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Build a recycled robot

SAFETY FIRST: Ask an adult to help with tools you haven't used before.

For decades, Boys’ Life readers have built their own GISMO robots. But now, we’ve introduced GISMO 5. Yes, GISMO is back and has gone green!

The green GISMO is easy to build from a radio-controlled truck or car and discarded product packaging — stuff that would usually wind up in a landfill. Body segments are connected with Velcro dots or strips and rubber bands, so it’s easy to add extra sections. And, of course, replacement parts are easy to find.

You can build the basic GISMO 5 for about $25, even less if you can find parts around the house. The base of GISMO 5 is a radio-controlled car or truck chassis. Several readers who put together our last GISMO found inexpensive radio-controlled trucks at flea markets or garage sales.


  • Chassis from a radio-controlled truck or car.
    Choose a medium-size vehicle with thick tires and a not-too-fast motor for stability. (High-torque units accelerate so rapidly that they can cause tip-overs.) If you plan to have ‘bot battles with friends, choose vehicles on different radio frequencies so they don’t interfere with each other. You’ll find the info on the outside of the box, usually “49 MHz” or “27MHz” or channel numbers.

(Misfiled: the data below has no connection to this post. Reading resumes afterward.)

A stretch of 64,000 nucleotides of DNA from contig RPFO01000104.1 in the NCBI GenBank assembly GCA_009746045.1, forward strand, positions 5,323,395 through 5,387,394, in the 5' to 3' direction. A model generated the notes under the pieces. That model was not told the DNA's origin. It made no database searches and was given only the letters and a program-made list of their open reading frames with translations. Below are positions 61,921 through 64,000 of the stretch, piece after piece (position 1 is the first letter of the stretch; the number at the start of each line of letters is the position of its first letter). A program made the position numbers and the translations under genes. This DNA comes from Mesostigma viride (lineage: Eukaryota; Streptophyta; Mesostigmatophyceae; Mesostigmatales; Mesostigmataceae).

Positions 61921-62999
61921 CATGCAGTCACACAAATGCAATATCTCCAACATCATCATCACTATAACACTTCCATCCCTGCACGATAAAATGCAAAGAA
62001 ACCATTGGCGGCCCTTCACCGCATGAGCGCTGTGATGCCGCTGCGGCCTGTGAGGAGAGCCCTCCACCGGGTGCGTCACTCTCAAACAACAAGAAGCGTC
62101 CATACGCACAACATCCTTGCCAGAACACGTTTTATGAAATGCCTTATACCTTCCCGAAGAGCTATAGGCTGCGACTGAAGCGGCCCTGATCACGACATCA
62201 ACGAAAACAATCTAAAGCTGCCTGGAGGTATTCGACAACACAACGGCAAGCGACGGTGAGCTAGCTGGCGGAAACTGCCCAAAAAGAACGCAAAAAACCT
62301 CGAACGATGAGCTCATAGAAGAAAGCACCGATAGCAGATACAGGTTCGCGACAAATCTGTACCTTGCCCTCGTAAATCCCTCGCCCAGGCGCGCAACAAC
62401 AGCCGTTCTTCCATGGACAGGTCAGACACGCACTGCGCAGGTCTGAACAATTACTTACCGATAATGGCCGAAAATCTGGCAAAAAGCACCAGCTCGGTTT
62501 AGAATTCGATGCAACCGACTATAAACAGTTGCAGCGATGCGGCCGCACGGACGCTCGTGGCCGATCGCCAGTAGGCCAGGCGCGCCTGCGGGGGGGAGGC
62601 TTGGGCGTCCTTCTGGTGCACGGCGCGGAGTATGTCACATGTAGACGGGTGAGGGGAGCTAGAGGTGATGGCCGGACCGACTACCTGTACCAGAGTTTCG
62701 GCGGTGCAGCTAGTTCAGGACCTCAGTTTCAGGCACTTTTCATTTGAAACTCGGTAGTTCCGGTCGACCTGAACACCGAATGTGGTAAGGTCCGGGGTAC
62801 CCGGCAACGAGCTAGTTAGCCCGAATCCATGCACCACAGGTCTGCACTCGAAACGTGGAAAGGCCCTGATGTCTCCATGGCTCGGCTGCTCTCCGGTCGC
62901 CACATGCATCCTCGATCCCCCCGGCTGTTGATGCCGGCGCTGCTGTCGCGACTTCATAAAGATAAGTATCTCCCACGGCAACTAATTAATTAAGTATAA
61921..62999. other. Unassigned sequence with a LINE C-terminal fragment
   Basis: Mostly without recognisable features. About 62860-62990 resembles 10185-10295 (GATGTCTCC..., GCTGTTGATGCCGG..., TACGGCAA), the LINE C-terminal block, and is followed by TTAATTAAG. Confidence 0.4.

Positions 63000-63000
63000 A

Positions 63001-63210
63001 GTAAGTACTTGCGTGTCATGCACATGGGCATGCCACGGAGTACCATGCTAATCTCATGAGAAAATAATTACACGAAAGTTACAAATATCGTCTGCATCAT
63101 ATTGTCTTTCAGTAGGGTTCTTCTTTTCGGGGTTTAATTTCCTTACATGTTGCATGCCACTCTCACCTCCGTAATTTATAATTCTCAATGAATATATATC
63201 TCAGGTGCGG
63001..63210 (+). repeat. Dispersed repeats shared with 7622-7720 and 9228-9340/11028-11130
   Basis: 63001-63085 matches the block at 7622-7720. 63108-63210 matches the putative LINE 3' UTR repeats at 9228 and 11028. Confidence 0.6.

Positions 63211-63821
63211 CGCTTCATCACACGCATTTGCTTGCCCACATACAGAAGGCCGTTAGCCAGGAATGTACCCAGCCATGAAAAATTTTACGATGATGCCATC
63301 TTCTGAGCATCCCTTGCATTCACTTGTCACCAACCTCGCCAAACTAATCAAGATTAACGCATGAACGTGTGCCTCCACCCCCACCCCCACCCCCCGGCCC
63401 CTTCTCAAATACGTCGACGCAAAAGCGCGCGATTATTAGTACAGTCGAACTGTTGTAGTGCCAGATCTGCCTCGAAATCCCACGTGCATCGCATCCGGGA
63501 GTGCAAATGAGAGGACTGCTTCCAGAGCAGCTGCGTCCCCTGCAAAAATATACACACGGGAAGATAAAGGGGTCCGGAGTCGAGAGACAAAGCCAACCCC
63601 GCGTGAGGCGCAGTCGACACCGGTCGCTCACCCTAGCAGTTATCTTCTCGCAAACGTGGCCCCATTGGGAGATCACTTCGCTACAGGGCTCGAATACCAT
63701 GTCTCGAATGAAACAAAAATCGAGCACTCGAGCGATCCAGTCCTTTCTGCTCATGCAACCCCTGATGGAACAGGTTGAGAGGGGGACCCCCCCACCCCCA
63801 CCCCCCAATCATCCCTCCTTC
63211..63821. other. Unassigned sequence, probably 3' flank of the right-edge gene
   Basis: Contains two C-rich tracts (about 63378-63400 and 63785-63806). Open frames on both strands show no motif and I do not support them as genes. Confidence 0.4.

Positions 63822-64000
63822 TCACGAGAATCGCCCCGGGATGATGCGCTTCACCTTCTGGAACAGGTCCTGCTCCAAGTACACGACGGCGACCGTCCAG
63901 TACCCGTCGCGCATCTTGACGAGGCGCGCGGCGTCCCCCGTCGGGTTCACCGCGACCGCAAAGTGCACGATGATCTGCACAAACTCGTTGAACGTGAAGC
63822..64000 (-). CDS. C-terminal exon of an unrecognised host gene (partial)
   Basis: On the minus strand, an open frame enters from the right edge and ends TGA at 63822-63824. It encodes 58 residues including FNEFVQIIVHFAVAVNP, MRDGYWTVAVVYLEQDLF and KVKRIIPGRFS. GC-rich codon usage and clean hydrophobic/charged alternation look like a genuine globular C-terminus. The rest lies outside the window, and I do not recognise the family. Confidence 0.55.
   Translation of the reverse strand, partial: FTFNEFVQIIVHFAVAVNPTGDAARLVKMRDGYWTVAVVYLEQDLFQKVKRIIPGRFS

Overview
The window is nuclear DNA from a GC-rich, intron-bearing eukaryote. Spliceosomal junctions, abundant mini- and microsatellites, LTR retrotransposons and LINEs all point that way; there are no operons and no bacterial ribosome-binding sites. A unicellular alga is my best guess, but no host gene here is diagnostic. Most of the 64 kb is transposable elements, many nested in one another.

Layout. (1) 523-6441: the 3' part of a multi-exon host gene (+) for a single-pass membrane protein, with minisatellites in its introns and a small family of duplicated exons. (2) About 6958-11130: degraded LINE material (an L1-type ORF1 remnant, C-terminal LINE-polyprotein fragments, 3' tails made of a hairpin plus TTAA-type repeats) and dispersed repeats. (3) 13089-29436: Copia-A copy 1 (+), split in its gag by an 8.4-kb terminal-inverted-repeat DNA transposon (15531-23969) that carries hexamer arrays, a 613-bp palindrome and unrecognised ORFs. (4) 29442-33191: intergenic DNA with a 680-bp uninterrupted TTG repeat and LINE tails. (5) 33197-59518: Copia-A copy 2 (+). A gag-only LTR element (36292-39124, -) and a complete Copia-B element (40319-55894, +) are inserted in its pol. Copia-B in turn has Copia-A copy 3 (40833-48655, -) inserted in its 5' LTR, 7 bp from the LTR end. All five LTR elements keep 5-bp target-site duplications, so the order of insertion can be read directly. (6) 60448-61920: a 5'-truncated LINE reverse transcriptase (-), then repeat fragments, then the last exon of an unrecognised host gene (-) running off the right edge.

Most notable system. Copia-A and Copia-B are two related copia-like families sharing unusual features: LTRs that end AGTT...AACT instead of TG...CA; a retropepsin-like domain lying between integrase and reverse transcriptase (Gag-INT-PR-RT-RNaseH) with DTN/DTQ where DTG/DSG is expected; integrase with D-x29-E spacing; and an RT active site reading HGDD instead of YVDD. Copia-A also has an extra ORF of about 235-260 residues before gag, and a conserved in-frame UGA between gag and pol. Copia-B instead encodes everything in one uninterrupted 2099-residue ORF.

• A variety of boxes and cardboard tubes. Find boxes with different shapes and sizes.
  • Velcro dots or strips
  • Large rubber bands
  • Hot glue gun
  • Scissors
  • Optional accessory items (Ping-Pong balls make great eyes)


1. Use scissors to cut out add-ons like fins, wings, teeth and claws. With a little folding, you can trim boxes to different sizes and shapes.


2. Use the glue gun to glue lids shut and reshaped boxes together. This will make your robot more durable.


3. Paint the boxes or leave them as is.

4. Turn the vehicle over and remove the screws that hold its body to the chassis. Carefully lift the body off and, if necessary, pull the antenna wire through the hole in the body. Save all body parts and screws. Apply Velcro dots or strips to the top of the chassis.


5. Use Velcro and rubber bands to assemble the robot. You can make your robot look any way you want. Remember not to make it too tall, or it could fall over when you are operating it.

6. Test your robot for stability, and add more rubber bands and Velcro if needed.

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